What a find…
Piedmont Forest Inventory & Analysis (FIA) Foresters Wesley Bouknight and Steven Broom stumbled upon history Friday, March 24 when they identified a large tree that has for centuries been mistaken for a mountain. It turns out it wasn’t just a big tree, but rather the most massive tree ever discovered.
Guinness Book of World Records officials confirmed the find a week later, identifying the mammoth tree as Quercus gargantua, a species of oak previously believed to be extinct since the 14th century. The tree breaks every dimensional record, boasting a diameter of more than a quarter-mile, a height of 814 feet and a crown spread of 1,345 feet.
“We always like to come up to this spot to eat lunch when we’re up in Oconee County, and we had just sat down at the base of Mount Cassellray when we noticed some tent caterpillars crawling on the rock we were leaning against,” said Wesley. “We were scratching our heads because you only usually see them on oak trees. But then, Steven said, ‘Whooooa, wait a minute… this is a freakin’ tree, dude!’”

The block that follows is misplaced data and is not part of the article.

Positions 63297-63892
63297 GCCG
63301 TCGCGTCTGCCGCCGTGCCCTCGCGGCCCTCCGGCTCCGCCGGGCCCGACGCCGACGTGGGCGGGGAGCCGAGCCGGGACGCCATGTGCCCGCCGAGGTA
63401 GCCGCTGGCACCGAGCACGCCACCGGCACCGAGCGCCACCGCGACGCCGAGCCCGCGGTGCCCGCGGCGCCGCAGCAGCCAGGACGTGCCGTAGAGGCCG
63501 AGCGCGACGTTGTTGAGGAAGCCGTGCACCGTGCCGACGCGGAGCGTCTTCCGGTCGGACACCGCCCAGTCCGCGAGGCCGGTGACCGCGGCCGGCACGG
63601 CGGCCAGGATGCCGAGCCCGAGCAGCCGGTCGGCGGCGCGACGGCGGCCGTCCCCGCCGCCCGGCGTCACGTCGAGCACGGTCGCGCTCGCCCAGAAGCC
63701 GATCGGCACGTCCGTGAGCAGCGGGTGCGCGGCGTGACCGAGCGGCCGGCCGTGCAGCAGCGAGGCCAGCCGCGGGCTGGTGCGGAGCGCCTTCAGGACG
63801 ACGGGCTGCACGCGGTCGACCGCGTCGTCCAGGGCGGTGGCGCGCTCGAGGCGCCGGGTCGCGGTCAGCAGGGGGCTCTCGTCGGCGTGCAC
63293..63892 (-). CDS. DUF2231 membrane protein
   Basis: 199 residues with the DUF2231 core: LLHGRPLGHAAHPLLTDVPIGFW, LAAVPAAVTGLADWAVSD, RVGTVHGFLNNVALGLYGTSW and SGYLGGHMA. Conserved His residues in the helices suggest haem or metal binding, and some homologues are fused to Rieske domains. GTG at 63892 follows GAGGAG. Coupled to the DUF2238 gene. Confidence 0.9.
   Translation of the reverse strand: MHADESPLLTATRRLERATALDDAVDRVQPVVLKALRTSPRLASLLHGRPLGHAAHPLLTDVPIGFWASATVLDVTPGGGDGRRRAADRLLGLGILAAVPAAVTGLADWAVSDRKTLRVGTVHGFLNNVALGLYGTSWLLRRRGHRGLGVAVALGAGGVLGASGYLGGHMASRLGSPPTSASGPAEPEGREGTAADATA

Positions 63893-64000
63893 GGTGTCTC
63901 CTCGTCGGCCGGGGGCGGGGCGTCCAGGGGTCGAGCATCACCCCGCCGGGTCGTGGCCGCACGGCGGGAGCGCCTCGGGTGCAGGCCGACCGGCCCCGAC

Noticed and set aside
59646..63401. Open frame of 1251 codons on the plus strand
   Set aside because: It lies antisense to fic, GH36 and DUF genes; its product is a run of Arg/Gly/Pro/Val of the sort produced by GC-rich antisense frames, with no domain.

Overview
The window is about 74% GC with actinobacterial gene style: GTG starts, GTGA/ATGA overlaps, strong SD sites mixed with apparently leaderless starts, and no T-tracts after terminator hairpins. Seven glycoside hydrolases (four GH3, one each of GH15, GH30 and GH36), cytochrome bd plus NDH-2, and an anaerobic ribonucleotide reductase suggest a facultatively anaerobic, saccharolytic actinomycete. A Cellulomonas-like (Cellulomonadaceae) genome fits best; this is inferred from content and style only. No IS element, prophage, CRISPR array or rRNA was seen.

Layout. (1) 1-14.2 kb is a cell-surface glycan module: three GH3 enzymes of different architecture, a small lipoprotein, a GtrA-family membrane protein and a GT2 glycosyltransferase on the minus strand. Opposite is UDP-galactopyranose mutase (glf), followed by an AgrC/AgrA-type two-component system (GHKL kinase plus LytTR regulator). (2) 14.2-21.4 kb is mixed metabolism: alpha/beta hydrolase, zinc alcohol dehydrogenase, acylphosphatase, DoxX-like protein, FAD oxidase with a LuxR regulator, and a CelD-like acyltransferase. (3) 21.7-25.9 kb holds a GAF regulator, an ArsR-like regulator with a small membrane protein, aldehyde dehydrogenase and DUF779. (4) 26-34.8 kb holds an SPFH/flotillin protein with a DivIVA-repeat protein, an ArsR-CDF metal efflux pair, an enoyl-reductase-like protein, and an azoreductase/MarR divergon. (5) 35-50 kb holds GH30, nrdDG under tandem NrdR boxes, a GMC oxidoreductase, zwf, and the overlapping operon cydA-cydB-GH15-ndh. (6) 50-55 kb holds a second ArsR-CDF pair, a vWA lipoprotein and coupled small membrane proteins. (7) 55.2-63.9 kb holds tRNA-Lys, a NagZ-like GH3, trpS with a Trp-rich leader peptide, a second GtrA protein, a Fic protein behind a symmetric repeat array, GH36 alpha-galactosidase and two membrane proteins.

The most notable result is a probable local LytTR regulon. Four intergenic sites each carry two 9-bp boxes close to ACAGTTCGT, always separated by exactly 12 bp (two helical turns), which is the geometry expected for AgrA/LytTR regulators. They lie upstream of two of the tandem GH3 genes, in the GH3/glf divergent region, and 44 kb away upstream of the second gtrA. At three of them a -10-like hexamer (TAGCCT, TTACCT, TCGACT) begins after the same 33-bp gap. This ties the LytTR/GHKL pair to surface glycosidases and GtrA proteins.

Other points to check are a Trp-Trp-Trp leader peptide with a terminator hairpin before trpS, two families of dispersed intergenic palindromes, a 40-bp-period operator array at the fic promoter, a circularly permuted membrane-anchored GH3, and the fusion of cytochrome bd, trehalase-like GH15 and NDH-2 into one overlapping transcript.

American Forest Foundation Champion Tree Curator Woody Knotts estimates there’s enough carbon stored in the tree to offset 10 years’ worth of emissions from all the internal combustion engines of all the vehicles in all the armies of the world.
An obscure South Carolina law allows Bouknight and Broom, as the discoverers of the tree, to claim it for their own. The law supersedes the federal government’s claim to protect the tree by placing it on the National Register of Historic Places.
Both said they plan to retire immediately, cut down the tree and start a toothpick manufacturing facility.
Congratulations, Wesley and Steven!
The tree is so large it can actually be seen from space, as illustrated on the Google Earth satellite photo below.